Julian Assange may soon face arrest as the US government reportedly mulls charging Wikileaks members over recent CIA Vault 7 leaks and takes a second look at the 2010 leaks of diplomatic cables and military secrets.

Although US prosecutors have previously struggled to determine whether the First Amendment would prohibit Assange's prosecution, they now reportedly believe that there may be a way to move forward. A manhunt for WikiLeaks sources has also been launched by the CIA and the FBI.

Sources familiar with the matter told CNN that US authorities have already prepared charges to seek Assange's arrest.

However, the Washington Post reports that a memo drafted by US prosecutors considering charges against WikiLeaks members is yet to be completed. The charges could reportedly include violating the Espionage Act, theft of government property and conspiracy.

Meanwhile, Assange remains ensconced in the Ecuadorian embassy in London, where he has been living under political asylum since 2012.

'Wikileaks is a publisher'

"We've had no communication with the Department of Justice and they have not indicated to me that they have brought any charges against Mr. Assange," said Assange's lawyer, Barry Pollack.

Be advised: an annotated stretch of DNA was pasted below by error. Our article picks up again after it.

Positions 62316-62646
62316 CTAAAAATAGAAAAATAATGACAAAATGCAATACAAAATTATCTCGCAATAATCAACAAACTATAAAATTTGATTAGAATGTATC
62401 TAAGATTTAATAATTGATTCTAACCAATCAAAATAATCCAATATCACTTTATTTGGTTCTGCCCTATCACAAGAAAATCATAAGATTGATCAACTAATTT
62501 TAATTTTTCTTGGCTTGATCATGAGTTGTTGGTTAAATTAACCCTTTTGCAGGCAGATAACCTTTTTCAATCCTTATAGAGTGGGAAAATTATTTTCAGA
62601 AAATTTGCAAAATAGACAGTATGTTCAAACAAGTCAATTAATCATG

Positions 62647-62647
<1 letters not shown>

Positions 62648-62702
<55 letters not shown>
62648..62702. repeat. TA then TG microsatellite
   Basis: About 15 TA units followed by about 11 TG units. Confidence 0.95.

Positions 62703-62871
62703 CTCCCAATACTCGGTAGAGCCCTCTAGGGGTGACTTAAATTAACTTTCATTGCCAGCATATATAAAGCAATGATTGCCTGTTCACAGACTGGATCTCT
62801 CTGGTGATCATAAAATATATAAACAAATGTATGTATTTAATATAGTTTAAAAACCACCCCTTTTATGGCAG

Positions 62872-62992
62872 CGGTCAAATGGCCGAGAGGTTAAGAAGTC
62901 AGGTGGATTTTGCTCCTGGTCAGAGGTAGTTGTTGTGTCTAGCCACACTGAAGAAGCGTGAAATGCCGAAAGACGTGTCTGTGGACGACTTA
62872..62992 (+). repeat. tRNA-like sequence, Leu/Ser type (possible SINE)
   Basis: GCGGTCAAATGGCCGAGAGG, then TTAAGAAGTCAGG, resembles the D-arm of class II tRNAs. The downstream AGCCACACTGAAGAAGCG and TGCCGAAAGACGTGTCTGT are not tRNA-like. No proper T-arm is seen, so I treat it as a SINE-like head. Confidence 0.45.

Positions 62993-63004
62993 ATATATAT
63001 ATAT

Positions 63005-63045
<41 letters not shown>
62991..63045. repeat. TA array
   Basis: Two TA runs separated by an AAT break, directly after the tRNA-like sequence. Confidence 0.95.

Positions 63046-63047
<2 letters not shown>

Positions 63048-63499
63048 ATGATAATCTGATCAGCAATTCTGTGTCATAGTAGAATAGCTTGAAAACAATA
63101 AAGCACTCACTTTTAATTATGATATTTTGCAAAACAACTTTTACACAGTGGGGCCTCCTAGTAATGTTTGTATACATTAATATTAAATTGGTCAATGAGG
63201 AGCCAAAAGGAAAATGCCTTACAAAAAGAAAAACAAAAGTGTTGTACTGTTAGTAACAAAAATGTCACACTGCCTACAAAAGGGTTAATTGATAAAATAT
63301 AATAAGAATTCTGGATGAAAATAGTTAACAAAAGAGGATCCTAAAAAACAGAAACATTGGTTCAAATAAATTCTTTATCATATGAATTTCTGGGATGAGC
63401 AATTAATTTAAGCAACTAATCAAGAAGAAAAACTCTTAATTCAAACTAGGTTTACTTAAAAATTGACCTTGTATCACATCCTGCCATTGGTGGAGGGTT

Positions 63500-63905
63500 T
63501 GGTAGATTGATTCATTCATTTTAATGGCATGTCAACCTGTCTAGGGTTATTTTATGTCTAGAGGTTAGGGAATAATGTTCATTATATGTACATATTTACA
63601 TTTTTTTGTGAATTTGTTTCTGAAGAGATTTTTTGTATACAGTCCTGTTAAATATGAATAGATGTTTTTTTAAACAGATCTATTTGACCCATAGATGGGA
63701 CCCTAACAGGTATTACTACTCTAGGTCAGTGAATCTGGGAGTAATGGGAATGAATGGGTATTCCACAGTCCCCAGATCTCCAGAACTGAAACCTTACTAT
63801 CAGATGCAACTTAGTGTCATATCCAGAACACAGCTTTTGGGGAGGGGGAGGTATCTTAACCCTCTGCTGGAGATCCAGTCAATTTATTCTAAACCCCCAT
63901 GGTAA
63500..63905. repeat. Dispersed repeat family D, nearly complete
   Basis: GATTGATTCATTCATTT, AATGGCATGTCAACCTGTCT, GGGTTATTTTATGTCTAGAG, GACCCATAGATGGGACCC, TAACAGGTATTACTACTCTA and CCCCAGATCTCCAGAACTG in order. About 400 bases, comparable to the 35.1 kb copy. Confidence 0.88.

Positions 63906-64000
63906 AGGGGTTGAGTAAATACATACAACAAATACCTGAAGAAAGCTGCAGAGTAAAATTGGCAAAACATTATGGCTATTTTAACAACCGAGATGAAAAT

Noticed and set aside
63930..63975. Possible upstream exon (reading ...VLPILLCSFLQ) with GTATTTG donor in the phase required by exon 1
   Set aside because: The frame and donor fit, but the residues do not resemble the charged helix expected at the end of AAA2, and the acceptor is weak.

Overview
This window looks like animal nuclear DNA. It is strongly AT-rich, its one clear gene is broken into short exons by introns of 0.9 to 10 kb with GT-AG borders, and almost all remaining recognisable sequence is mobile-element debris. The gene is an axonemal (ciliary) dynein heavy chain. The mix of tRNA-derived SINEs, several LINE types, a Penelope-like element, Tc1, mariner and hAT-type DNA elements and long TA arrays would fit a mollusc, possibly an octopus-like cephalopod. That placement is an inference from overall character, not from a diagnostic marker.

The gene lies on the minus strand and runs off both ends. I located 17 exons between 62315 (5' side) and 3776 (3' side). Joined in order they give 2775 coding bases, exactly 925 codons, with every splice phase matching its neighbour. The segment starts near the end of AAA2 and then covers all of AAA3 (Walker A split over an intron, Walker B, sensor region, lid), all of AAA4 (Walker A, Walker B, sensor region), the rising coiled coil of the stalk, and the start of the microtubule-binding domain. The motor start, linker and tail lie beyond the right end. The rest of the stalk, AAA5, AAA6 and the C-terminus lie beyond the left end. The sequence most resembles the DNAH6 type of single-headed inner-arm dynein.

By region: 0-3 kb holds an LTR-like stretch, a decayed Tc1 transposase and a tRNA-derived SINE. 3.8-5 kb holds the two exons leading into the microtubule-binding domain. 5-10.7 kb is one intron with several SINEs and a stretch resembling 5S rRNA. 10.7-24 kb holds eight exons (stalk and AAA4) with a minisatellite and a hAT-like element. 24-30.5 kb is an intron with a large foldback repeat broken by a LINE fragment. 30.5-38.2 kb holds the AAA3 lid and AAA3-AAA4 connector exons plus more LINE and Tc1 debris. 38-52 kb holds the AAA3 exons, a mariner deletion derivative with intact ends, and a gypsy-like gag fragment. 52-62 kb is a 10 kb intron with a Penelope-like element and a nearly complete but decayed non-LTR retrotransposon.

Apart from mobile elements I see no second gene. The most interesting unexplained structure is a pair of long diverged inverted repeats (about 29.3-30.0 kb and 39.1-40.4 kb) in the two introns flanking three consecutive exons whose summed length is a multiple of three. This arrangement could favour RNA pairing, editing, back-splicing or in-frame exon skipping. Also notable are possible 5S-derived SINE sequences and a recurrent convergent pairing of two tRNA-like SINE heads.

"They've been unwilling to have any discussion at all, despite our repeated requests that they let us know what Mr. Assange's status is in any pending investigations. There's no reason why Wikileaks should be treated differently from any other publisher."

The Washington Post quotes Pollack as saying, "The fact of the matter is — however frustrating it might be to whoever looks bad when information is published — WikiLeaks is a publisher, and they are publishing truthful information that is in the public's interest.

"Democracy thrives because there are independent journalists reporting on what it is that the government is doing."

The US government's move toward prosecuting Assange indicates a shift for President Trump, who in the past has lauded WikiLeaks. The CNN quoted US Attorney General Jeff Sessions as deeming Assange's arrest to be a "priority".

CIA target Assange

CIA director Mike Pompeo also took aim at WikiLeaks and Assange during a speech last week at the Center for Strategic and International Studies in Washington.

"It's time to call out WikiLeaks for what it really is: a non-state hostile intelligence service often abetted by state actors like Russia," Pompeo said.

"We can no longer allow Assange and his colleagues the latitude to use free speech values against us. To give them the space to crush us with misappropriated secrets is a perversion of what our great Constitution stands for," he said, adding that this protection "ends now".

Assange responded to Pompeo's comments by claiming that the CIA had launched a preemptive strike on WikiLeaks.

"The reason Pompeo is launching this attack is because he understands we are exposing in this series all sorts of illegal actions by the CIA, so he's trying to get ahead of the publicity curve and create a preemptive defence," Assange said.

It remains unclear whether US prosecutors are also looking into WikiLeaks' role in the DNC email leaks, which US authorities previously concluded Russian hackers had stolen.

The US Justice Department and the FBI are yet to comment on the matter.